Sonics Trial Blog
Seattle Times reporters Percy Allen, Jim Brunner and Danny O'Neil are filing updates from the courthouse throughout the day.
June 26, 2008 12:09 PM
Posted by Danny O'Neil
The closing argument is being presented by Paul Lawrence, the city's lead attorney.
He said the city agreed to a public-private partnership to renovate the Coliseum in order to get all of the benefits that come with having a professional basketball team in town.
That goes beyond simply getting a share of the revenue.
"First, the city is not a developer," Lawrence told Judge Marsha Pechman. "The city is not like a standard landlord. KeyArena is not like a stripmall or a shopping mall. Finally, the Sonics are not like a Wal-Mart store."
The mall developer wants to make money. The city, however, is not motivated by that bottom line.
"Rather than earn a profit, the city seeks to provides benefits to its citizens," Lawrence said.
And the city agreed to help fund the renovation of the Coliseum into what is now KeyArena knowing it would keep the team through 2010 and get all the benefits that come with having that team.
Pechman interrupted Lawrence's argument to ask about the reciprocal component of that agreement -- that the Sonics bargained for the city to maintain the arena as a viable venue.
Lawrence responded that the issues related to maintenance are explicitly spelled out in the agreement and he argued against any notion that the maintenance requirement was to keep KeyArena as a state-of-the-art arena in the NBA.
"The notion that it would be renovated into a greater, bigger arena is not supported by anything in the record," Lawrence said. Rather, a gradual decline in the adequacy of the building is pretty standard.
"The fact that it's no longer state of the art is not surprising or unexpected," Lawrence said. "But there is nothing in the lease that says you get to leave because time ages the facility."
Lawrence said Sonics owner Clay Bennett was told by Mayor Greg Nickels, after the sale, that the lease would be enforced and that the Sonics ownership spelled out that it understood and assumed it would take on the liabilities and obligations of the previous ownership group led by Howard Schultz.
One concern Pechman voiced was that the parties would keep coming back to the court.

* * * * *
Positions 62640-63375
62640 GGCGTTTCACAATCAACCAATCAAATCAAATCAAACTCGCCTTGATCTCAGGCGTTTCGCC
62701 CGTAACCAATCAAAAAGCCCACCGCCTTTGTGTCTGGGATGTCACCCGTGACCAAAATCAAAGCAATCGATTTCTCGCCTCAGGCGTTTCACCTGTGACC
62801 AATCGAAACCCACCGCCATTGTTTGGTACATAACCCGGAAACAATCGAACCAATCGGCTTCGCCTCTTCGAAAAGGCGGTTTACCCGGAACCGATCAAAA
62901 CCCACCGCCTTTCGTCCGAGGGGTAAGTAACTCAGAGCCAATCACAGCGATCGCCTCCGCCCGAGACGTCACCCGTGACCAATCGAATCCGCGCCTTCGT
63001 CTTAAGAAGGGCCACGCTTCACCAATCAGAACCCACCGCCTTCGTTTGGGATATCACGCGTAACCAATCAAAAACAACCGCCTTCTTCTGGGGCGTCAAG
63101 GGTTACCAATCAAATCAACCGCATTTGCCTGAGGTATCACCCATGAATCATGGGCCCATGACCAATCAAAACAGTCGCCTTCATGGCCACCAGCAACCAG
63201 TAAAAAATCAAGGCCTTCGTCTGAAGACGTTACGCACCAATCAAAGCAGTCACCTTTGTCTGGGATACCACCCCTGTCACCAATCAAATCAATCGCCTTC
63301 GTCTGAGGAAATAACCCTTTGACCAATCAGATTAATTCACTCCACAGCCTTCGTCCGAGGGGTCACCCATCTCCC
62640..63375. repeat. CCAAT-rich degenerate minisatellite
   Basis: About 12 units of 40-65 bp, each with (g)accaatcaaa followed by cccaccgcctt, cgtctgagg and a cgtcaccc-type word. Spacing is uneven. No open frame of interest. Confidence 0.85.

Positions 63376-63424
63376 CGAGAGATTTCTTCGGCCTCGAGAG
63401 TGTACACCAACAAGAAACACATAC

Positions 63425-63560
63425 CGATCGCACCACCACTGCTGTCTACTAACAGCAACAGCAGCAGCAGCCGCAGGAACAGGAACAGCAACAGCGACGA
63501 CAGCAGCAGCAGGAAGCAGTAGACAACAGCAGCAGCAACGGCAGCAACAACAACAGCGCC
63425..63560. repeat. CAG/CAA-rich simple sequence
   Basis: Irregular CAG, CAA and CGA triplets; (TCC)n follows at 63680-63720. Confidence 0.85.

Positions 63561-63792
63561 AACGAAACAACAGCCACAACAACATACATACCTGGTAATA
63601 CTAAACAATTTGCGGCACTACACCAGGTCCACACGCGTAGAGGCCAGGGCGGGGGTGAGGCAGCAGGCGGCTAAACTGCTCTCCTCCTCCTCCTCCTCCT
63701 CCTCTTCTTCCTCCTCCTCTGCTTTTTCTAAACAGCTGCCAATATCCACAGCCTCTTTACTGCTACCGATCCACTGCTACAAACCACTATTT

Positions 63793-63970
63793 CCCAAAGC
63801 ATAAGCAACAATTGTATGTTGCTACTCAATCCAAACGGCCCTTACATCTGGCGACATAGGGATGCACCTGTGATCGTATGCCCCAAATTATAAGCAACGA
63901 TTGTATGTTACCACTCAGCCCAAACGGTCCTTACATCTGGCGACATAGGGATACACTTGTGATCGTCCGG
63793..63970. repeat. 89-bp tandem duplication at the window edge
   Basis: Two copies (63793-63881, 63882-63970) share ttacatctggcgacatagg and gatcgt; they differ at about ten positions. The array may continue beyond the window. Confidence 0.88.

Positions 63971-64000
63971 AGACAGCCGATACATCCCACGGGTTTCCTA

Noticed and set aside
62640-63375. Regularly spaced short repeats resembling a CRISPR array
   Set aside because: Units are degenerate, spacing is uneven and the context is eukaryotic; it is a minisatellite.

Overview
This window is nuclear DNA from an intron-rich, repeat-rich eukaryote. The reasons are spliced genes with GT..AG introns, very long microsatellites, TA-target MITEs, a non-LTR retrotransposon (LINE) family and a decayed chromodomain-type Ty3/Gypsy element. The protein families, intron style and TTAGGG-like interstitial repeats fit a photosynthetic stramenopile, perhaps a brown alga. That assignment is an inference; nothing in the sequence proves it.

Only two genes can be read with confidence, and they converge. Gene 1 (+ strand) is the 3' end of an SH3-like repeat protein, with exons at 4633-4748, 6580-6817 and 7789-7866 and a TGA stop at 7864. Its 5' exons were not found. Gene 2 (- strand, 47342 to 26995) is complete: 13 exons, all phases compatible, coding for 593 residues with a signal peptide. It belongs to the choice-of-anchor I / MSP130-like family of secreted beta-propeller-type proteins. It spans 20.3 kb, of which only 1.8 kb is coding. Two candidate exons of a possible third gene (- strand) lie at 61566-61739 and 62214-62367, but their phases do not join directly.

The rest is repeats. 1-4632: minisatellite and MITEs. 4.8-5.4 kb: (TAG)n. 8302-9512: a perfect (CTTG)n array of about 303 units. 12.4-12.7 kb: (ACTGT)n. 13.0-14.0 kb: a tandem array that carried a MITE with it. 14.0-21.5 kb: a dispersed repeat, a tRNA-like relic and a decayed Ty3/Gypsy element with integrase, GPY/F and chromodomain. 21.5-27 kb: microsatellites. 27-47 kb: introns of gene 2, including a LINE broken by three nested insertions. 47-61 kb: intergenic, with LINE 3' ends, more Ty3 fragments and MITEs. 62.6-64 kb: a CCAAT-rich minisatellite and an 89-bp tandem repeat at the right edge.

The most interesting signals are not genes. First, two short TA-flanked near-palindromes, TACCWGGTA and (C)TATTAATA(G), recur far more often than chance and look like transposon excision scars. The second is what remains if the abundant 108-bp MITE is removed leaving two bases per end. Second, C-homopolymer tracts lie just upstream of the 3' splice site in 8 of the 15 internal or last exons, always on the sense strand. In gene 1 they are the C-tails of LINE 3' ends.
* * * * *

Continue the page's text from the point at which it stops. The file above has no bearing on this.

"What I'm worried about is, are we going to have ongoing obligations about the city undermining tenant by plotting to have someone else buy them out?" Pechman asked. "Going to the NBA, and undermining their business position or leaking their secrets. I'd like to know how I can be assured we're not going to be back here with those kinds of problems."
Lawrence had previously spelled out that arbitration is the means of settling operational disputes in all matters except those regarding hazardous waste. So suite sales and concessions are not a subjects eligible to be brought back to the court. Those types of issues would be settled by an arbitrator.
Lawrence responded to Pechman's question that these were two sides that were sophisticated and upstanding people who would move forward.
Pechman wasn't so certain about how well they'd work together, and she pointed out that in July 2007 the mayor wouldn't return Clay Bennett's call to set up a meeting to discuss an exit of the lease. Pechman pointed out that the mayor and Bennett haven't gotten together to talk about anything since the 2007 failure to find funding from the state Legislature.
"Well that's not real sophisticated when they both go to their corners," Pechman said.
Lawrence said a ruling in terms of the lease would settle the dispute between the city and the team, and both sides would move forward once that dispute is decided.
"That's the fundamental dispute," Lawrence said. "That will end based on what your honor decides, and then the parties will move forward on a rational basis."
Lawrence is continuing his closing argument.
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